The web of reconstituted tobacco may be applied in a continuous form. For example, in a cigarette of approximately 8 mm diameter, it may have a thickness within the range 0.25 to 1.5 mm.

Alternatively, the web of reconstituted tobacco may be expanded in the manner described in our British patent specification No. 1531463. That is to say, a web may be formed with transversely-extending rows of staggered slits after which it can be expanded by being stretched longitudinally while it is fed to the position at which it is folded around the basic filler stream. As mentioned in the patent specification, the pitch between rows of slits may be smaller in the region where the finished rod is cut to form individual cigarettes.

Much of the cigarette flavour may lie in the reconstituted tobacco web. For example, different brands of cigarettes may be made by using a common basic filler stream of substantially neutral flavor, and the different taste and other characteristics (e.g. in regard to nicotine content) may be imparted to the different brands of cigarettes by way of additives contained in the reconstituted tobacco web. In this way, a given cigarette making machine can be used to make different brands of cigarettes during different periods merely by using appropriate reels of reconstituted tobacco web, the basic filler stream for each brand being formed from the same material.

In the accompanying drawings,

FIG. 1 is a diagrammatic view of a cigarette making machine according to this invention, arranged to apply an expanded web of reconstituted tobacco.

FIG. 2 is a cross-section through a finished cigarette having a continuous (non-expanded) reconstituted tobacco web.

The machine shown in FIG. 1 is basically like a Molins Mark 8 or Mark 9 cigarette making machine in that a basic filler stream 10 is formed by showering particles of tobacco and/or other filler material up a chimney 11 with the aid of an upwardly moving air stream. At the top of the chimney there is a suction band 12 underneath which the filler stream is formed so as to be carried forward by the suction band. After passing a trimmer 13, the filler stream is deposited on a paper wrapper 14 which is carried through a rod forming unit 15 by a garniture tape 16. In the unit 15, the wrapper is secured around the filler to form a continuous cigarette rod which is then cut at regular intervals by a cutting device 17.

Before the paper wrapper is wrapped around the basic filler stream, an expanded web of reconstituted tobacco 18 is fed on to the wrapper 14. The web 18 is drawn from a reel 19 and is conveyed by two pairs of feed rollers 20 and 22 past a pair of slitting rollers 23. After leaving the feed rollers 22, the web 18 is fed at a greater speed so as to be expanded in the manner described in the above-mentioned patent specification.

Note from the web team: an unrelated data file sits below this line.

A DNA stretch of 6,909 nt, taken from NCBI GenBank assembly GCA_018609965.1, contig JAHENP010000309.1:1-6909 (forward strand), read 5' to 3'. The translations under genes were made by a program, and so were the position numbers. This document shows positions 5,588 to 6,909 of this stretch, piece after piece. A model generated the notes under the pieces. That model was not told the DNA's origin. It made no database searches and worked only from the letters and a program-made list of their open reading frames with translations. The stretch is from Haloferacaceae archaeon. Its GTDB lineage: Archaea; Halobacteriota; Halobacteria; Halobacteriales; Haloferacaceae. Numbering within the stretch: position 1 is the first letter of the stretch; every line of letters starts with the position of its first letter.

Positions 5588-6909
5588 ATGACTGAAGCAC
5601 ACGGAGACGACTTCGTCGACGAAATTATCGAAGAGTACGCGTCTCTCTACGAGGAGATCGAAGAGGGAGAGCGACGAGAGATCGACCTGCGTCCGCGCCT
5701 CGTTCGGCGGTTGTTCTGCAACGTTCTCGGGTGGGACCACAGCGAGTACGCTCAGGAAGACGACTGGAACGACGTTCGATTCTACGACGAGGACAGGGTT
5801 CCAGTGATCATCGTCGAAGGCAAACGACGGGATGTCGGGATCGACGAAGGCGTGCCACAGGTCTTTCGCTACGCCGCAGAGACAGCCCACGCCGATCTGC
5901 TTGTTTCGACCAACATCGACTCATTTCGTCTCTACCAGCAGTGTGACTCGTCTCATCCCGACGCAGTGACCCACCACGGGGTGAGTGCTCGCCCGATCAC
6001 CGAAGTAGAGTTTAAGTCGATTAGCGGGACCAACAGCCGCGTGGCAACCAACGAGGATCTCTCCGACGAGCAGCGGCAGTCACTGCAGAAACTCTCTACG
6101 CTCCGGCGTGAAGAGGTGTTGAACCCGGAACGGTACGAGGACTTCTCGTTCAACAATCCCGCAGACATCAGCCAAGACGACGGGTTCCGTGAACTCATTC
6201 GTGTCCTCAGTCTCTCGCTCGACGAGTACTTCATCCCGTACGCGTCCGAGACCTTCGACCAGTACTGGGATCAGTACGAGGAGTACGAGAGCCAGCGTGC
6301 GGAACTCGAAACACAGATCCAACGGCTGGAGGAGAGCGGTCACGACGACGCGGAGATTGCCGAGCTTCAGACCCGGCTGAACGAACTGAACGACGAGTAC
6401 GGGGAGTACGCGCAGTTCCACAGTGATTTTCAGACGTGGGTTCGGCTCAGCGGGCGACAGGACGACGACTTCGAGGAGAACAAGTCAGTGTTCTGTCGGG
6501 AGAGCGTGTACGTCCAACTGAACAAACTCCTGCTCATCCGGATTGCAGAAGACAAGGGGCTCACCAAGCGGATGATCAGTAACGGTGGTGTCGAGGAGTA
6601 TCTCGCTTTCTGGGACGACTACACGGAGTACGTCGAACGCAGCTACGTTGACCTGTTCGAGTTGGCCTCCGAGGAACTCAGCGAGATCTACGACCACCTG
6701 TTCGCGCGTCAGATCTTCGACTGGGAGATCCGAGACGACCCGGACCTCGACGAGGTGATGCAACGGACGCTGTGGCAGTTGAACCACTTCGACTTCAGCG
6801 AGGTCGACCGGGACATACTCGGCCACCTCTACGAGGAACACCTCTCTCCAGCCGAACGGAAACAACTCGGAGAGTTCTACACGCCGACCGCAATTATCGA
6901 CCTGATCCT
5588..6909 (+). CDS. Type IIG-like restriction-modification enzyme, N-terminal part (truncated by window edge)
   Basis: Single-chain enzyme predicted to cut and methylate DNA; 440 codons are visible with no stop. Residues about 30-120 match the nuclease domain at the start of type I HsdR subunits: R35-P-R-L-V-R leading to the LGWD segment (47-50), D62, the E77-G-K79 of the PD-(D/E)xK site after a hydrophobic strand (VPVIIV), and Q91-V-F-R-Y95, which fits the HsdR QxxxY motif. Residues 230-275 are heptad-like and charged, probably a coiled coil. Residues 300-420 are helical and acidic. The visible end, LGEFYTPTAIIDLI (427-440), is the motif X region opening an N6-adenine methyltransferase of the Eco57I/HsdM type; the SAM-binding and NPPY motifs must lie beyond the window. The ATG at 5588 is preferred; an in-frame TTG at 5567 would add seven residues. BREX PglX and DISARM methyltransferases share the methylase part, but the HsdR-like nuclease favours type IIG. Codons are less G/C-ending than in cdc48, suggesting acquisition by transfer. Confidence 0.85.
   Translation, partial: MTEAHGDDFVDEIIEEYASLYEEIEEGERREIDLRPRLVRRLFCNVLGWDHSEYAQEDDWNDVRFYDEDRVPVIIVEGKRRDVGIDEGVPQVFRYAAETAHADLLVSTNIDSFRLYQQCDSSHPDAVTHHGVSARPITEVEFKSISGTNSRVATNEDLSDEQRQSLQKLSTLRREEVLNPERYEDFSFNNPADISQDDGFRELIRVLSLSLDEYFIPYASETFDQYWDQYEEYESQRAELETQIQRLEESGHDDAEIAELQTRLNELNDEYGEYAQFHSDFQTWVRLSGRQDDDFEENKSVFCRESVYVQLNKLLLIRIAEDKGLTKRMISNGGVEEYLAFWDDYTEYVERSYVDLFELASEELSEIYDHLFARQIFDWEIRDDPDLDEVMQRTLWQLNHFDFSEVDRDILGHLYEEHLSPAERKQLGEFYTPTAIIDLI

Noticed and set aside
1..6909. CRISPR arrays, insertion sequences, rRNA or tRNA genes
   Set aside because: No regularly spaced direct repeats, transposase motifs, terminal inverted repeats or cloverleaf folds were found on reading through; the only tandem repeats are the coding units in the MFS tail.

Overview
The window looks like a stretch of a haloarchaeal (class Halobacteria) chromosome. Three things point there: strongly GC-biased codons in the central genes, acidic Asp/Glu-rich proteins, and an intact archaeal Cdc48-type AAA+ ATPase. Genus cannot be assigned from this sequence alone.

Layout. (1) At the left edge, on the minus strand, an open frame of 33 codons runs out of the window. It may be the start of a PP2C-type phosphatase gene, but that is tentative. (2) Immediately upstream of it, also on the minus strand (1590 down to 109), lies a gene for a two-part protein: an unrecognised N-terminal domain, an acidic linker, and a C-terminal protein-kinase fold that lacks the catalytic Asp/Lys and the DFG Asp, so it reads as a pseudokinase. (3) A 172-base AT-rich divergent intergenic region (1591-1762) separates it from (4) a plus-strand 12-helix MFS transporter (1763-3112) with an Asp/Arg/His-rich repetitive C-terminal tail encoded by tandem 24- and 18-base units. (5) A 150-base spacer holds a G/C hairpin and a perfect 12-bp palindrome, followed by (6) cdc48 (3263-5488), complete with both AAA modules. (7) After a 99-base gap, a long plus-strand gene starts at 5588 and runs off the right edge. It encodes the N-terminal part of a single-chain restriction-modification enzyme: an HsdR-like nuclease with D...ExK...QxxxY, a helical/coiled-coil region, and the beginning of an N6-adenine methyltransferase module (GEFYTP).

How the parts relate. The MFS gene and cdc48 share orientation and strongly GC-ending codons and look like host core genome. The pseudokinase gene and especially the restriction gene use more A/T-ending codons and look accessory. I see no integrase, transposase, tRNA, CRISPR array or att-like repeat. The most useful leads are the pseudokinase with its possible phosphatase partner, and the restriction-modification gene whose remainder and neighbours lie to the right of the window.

Additives, for example flavoring ingredients, may be sprayed or otherwise applied to the web 18 in a chamber 24. Alternatively such additives may be incorporated in the reconstituted tobacco web during the manufacture thereof or subsequently but before it is wound onto the reel 19.

It will be appreciated that the width of the web 18 is approximately equal to the circumference of the finished cigarette rod.

FIG. 2 is a cross-section of a cigarette according to this invention including a continuous web of reconstituted tobacco 30 surrounding a basic filler 31. The cigarette is completed by a paper wrapper 32 of which the edges are overlapped and joined by adhesive to form a longitudinal seam at 33. Abutting edges 34 of the web 30 are chamfered so as to be inclined to a radial line at that position.

In this example the outer diameter of the cigarette is 8 mm and the web 30 is approximately 1 mm thick. Alternatively the web 30 may be far thinner; for example, it may be approximately as thin or nearly as thin as the paper wrapper.

Other details of the machine and of the method of manufacture of the cigarettes may be in accordance with the Molins Mark 8 or Mark 9 cigarette making machine.

When using either a continuous or expanded web of reconstituted tobacco, adhesive may be applied along the middle of the paper wrapper by applicator means 25 to locate the reconstituted tobacco web laterally on the wrapper as they enter the unit 15. Such adhesive may constitute the means or part of the means of entraining and carrying forward the leading end of the web on a new reel when the previous reel is exhausted. For example, the web may be arranged to run in contact with the wrapper for a substantial distance, starting upstream of a web "splicing" device; when a reel is about to be exhausted, the new reel may be accelerated so that the leading end or a leading portion of the web on it can be stuck to the wrapper when the trailing end of the previous web reaches the "splicing" device. Additional adhesive may be applied to the wrapper or to the leading end of the new web to ensure that there is adequate adhesion.